Obama appoints a Biden-led task force on gun control, and Bloomberg cheers

Obama, in the press briefing room at the White House. ()
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Five days after the shooting massacre in Newtown, President Obama announced a new gun task force to be chaired by Vice President Joe Biden.

"We know this is a complex issue that stirs deeply held passions and political divides," said Obama, standing alongside Biden, at the White House this morning. "But the fact that this problem is complex can no longer be an excuse for doing nothing."

Obama pledged the task force would not be "some Washington commission," and said the vice president would come up with a set of concrete proposals by next month, when the president said he intends to introduced the measures in Congress, and to press the issue in his State of the Union speech and other appearances.

Obama is reportedly looking at renewing a ban on assault weapons and banning high-capacity clips for ammunition, among other things.

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"If we're going to change things, it's going to take a wave of Americans," said Obama, who called on leaders in Congress to "summon one tiny iota" of the courage showed by the principal in Newtown, who was slain trying to protect the school's students.

Gun-control advocates have urged Obama to act quickly, while the memories of Newtown remain in the public mind, but Obama said he was confident Americans would continue to remember the tragedy, however long it took.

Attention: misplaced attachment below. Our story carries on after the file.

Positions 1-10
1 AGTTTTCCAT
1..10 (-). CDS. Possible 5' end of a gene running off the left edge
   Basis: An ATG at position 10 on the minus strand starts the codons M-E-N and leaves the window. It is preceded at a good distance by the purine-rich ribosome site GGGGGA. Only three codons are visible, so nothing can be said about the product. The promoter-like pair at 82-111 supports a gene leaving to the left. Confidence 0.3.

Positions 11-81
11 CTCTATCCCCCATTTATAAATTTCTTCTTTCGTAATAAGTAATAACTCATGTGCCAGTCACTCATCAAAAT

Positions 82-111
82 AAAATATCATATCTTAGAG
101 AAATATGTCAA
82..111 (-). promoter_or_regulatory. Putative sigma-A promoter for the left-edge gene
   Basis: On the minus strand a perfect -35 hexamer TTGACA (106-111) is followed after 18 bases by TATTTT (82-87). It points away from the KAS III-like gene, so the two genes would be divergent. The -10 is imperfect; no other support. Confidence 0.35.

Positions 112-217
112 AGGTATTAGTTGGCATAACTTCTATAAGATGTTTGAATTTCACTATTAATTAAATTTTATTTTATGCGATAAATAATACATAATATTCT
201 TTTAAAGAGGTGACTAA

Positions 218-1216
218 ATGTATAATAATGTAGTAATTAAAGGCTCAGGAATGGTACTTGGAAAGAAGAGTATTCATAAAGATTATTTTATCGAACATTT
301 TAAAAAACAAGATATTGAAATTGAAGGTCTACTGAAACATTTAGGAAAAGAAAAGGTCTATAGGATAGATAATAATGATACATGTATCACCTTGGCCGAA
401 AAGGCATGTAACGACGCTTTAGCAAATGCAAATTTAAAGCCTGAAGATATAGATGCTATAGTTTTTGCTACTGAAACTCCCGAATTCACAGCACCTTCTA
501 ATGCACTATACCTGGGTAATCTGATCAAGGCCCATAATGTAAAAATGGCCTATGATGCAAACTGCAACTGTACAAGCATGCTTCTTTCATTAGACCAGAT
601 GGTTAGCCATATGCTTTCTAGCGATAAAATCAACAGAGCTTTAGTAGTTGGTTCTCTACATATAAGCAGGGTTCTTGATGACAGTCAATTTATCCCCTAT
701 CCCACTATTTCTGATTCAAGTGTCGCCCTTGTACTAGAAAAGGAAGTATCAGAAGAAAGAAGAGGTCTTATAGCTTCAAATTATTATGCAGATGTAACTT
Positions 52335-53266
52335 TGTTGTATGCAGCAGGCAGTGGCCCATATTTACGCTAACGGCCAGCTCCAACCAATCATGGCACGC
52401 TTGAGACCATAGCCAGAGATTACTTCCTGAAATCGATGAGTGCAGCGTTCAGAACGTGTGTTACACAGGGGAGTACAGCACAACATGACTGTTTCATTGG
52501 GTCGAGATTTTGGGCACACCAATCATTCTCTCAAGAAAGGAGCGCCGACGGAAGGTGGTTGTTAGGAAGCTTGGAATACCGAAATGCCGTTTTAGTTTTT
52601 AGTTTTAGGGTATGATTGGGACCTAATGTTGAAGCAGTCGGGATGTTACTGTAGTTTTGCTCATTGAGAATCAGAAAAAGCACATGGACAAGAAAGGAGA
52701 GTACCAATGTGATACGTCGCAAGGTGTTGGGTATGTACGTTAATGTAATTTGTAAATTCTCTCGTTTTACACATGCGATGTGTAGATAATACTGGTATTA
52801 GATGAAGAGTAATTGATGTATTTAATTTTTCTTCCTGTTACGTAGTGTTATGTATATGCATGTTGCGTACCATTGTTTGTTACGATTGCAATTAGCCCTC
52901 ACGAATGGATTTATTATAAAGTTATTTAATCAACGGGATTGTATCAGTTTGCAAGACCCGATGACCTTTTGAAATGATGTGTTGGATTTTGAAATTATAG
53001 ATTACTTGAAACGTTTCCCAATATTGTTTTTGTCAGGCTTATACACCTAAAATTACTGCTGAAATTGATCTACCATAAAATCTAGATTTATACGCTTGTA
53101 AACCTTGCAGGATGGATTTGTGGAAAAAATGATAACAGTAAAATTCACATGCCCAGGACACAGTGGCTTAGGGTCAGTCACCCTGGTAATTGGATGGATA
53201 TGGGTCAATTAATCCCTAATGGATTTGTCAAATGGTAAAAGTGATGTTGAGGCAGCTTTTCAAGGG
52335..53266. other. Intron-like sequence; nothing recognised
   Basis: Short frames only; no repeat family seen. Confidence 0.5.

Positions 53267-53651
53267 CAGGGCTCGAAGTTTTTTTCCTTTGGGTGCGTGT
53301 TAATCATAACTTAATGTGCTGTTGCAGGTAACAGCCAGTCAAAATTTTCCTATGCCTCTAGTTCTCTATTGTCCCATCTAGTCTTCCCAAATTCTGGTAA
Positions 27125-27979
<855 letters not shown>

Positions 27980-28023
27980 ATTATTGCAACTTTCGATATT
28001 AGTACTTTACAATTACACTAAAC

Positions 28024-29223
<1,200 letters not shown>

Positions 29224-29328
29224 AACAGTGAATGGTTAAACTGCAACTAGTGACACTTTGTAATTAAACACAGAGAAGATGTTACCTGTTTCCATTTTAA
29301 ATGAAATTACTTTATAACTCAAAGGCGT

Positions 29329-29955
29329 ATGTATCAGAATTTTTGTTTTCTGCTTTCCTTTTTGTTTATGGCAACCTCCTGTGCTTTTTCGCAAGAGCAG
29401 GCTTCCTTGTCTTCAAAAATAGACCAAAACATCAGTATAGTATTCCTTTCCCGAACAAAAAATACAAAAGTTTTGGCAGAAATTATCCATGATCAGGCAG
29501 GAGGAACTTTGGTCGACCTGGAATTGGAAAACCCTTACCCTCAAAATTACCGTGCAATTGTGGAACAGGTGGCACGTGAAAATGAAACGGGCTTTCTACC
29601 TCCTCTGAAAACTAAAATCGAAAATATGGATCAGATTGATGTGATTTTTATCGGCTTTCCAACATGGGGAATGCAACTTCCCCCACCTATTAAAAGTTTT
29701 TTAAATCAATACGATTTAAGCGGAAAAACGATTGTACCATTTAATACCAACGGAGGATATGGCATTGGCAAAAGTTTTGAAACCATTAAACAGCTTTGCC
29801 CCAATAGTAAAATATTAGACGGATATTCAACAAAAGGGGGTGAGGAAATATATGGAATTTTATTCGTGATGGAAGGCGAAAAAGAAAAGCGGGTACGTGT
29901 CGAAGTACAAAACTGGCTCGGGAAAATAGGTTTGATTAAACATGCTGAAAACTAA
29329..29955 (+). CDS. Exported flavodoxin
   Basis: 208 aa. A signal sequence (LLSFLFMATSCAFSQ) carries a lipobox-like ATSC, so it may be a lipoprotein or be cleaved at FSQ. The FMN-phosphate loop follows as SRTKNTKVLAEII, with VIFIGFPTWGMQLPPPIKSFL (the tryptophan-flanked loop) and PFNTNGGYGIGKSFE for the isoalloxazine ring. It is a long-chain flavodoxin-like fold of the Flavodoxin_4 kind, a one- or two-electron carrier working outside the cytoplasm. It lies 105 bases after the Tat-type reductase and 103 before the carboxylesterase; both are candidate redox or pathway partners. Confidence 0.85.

"The idea that we would say this is terrible, this is a tragedy, never again, and we don't have the sustained attention span to get this done over the next several months doesn't make sense," he said. "I have more confidence in the American people than that." 

Until last week, gun control had disappeared from the public debate, notwithstanding periodic bursts of attention following other shootings, with the public believing that such incidents were isolated acts and legislators loath to test the power of the National Rifle Association.

Asked about the N.R.A.'s impact on any proposed legislation, Obama said, "The N.R.A. is an organization that has members who are mothers and fathers and I would expect they've been impacted by this as well. And hopefully they'll do some self-reflection."

He called on Biden to find the space between the rights of gun owners and a more robust attempt at public safety.

"There is a big chunk of space, between what the Second Amendment means and having no rules at all," he said. "And that space is what Joe's going to be working on to see where we can find some common ground."

Mayor Michael Bloomberg, who has become the public face and chief patron of the contemporary gun-control movement, cheered the selection of Biden, noting that the former senator chaired the Judiciary Committee when the last major legislation restricting guns was passed in the early 1990s.

"The country needs his leadership if we are going to reduce the daily bloodshed from gun violence that we have seen for too long," Bloomberg said in a statement that was sent as the president was still taking questions from the press. "The task force must move quickly with its work, as 34 Americans will be murdered with guns every day that passes without common sense reforms to our laws."

Bloomberg called on Obama to use his executive powers to appoint a new director of the Bureau of Alcohol, Tobacco and Firearms, to direct better data-sharing among federal agencies, increase prosecution of illegal gun buyers, and lift a gag order that shields some gun traffickers.

"There should be no delay in taking these steps,” Bloomberg said.